What is Carpal Tunnel Syndrome and how do we treat it?
Carpal Tunnel Syndrome is an entrapment/compression of the median nerve as it travels through the wrist’s carpal tunnel, which is a passageway in the wrist that connects the forearm to the hand. The carpal tunnel contains nerves, arteries, veins and tendons. Symptoms will occur (with some variability) in the thumb, index finger, middle finger and half the ring finger and may include pain, numbness, tingling or weakness in the thumb muscles. Progression of carpal tunnel syndrome can result in hand weakness, decreased fine motor coordination, difficulty grasping, and atrophy (muscle wasting) of the thumb muscles. Further, patients often have wider wrists, are older than 45 years of age and report that shaking hands relieves their symptoms.
Treatments may include:
- Manual therapy to improve mobility of the wrist bones and flexibility of wrist muscles
- Stretches specific to the Median Nerve
- Exercises to increase flexibility of the wrist joint
- Review of sleeping positions and wrist orthosis to lessen night symptoms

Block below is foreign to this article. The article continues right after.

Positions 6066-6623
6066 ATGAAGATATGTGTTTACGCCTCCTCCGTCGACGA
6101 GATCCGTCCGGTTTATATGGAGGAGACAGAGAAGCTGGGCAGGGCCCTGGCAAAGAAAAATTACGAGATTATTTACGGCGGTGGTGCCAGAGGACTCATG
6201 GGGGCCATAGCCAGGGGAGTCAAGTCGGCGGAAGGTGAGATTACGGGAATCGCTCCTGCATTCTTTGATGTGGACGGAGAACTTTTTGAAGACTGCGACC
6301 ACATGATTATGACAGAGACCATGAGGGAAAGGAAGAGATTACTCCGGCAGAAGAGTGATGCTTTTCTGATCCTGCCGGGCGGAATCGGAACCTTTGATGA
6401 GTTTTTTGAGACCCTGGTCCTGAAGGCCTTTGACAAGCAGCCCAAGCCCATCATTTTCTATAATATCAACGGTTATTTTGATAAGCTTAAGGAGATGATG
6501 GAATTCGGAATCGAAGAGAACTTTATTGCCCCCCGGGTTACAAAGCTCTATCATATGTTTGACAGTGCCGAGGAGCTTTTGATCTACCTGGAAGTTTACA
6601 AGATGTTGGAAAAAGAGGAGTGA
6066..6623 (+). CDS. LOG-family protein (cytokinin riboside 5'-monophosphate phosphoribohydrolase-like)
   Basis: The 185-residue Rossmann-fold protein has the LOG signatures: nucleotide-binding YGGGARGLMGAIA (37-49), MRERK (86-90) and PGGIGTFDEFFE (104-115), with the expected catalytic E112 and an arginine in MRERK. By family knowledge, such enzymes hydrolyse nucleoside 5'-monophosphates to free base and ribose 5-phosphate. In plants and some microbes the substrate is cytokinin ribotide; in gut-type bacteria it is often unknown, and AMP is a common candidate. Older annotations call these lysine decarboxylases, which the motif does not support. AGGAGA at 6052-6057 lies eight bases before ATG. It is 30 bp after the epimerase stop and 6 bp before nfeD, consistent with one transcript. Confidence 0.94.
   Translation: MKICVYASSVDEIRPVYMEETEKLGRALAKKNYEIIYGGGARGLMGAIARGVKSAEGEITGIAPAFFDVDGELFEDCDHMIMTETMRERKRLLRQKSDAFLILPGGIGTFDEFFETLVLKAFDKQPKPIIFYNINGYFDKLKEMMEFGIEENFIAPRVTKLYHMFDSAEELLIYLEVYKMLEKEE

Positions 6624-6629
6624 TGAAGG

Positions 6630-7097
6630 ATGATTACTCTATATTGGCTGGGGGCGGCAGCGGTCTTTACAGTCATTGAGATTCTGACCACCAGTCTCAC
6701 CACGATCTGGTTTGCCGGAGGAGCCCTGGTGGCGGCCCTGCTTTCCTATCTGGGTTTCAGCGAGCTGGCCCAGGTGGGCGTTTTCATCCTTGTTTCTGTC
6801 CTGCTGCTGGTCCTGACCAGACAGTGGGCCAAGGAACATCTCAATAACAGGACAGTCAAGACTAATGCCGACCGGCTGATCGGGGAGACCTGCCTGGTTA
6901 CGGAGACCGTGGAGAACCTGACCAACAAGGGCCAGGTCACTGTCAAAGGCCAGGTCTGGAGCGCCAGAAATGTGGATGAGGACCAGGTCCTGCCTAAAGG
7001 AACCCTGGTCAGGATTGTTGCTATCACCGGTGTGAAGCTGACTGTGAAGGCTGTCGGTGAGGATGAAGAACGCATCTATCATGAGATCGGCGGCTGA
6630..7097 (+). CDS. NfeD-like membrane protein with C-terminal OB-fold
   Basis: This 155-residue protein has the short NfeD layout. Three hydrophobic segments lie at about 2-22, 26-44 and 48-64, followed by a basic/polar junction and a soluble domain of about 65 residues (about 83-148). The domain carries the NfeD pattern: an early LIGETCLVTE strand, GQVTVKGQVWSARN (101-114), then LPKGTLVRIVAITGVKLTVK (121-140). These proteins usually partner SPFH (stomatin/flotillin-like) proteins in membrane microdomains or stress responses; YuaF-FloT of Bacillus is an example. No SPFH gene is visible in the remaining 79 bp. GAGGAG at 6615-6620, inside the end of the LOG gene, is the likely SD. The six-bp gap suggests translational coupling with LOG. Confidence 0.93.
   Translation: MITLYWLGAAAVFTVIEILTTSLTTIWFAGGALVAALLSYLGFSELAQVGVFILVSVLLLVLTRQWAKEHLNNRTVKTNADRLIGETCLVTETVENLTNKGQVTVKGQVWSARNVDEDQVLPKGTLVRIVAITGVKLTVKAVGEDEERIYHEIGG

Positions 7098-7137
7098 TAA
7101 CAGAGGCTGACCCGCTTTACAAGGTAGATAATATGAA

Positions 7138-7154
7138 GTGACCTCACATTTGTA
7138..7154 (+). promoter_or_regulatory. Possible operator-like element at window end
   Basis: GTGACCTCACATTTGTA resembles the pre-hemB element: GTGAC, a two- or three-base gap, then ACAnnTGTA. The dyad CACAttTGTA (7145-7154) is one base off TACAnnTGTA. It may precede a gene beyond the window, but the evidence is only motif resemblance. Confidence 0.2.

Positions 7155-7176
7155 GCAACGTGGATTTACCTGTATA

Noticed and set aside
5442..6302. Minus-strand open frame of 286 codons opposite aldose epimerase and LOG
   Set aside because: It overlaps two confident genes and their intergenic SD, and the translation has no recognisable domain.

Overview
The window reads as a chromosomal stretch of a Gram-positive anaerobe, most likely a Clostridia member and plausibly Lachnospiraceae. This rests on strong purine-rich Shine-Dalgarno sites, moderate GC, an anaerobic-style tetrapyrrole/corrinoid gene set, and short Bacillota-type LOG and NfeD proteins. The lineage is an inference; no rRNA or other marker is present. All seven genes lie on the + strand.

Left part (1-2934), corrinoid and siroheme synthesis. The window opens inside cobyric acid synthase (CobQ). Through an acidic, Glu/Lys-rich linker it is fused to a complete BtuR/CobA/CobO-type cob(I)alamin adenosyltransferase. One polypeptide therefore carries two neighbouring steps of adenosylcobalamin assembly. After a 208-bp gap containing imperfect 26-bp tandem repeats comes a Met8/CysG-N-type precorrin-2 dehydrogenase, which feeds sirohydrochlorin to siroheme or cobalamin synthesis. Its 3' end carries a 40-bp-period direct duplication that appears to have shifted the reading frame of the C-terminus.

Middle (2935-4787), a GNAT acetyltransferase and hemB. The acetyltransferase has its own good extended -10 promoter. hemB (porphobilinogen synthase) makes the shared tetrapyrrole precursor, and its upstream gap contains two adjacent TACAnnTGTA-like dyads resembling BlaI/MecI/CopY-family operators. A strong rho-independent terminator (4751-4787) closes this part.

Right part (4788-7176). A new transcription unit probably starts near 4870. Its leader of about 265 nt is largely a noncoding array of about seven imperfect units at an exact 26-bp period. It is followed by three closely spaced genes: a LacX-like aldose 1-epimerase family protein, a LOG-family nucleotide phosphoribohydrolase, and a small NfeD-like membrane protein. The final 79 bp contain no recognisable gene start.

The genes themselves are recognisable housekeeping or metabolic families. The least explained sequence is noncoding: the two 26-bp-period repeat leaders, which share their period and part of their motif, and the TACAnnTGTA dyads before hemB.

Considering the Median Nerve (which is the Carpal Tunnel Syndrome culprit) comes from the neck; treatments may be targeted to the neck and wrist to improve outcomes. Click here if your carpal tunnel syndrome symptoms go up your arm and into your neck. For your neck, we use a combination of:
- Traction of your cervical spine
- Manual therapy to increase neck mobility
- Stretches to increase the neck muscle flexibility
- Dry needling to reduce neck muscle tone
Carpal tunnel syndrome maybe a surgical issue if you are experiencing neurological loss. This may include weakness and atrophy of the thumb muscles and loss of sensation. This will be assessed on your first visit and we will refer you to another healthcare provider if needed.
- Erickson, Mia, et al. “Hand Pain and Sensory Deficits: Carpal Tunnel Syndrome.” Journal of Orthopaedic & Sports Physical Therapy, Vol. 49, No. 5, 2019, https://doi.org/10.2519/jospt.2019.0301.
- Wainner, Robert S., et al. “Development of a Clinical Prediction Rule for the Diagnosis of Carpal Tunnel Syndrome.” Archives of Physical Medicine and Rehabilitation, Vol. 86, No. 4, 2005, pp. 609–618., https://doi.org/10.1016/j.apmr.2004.11.008.
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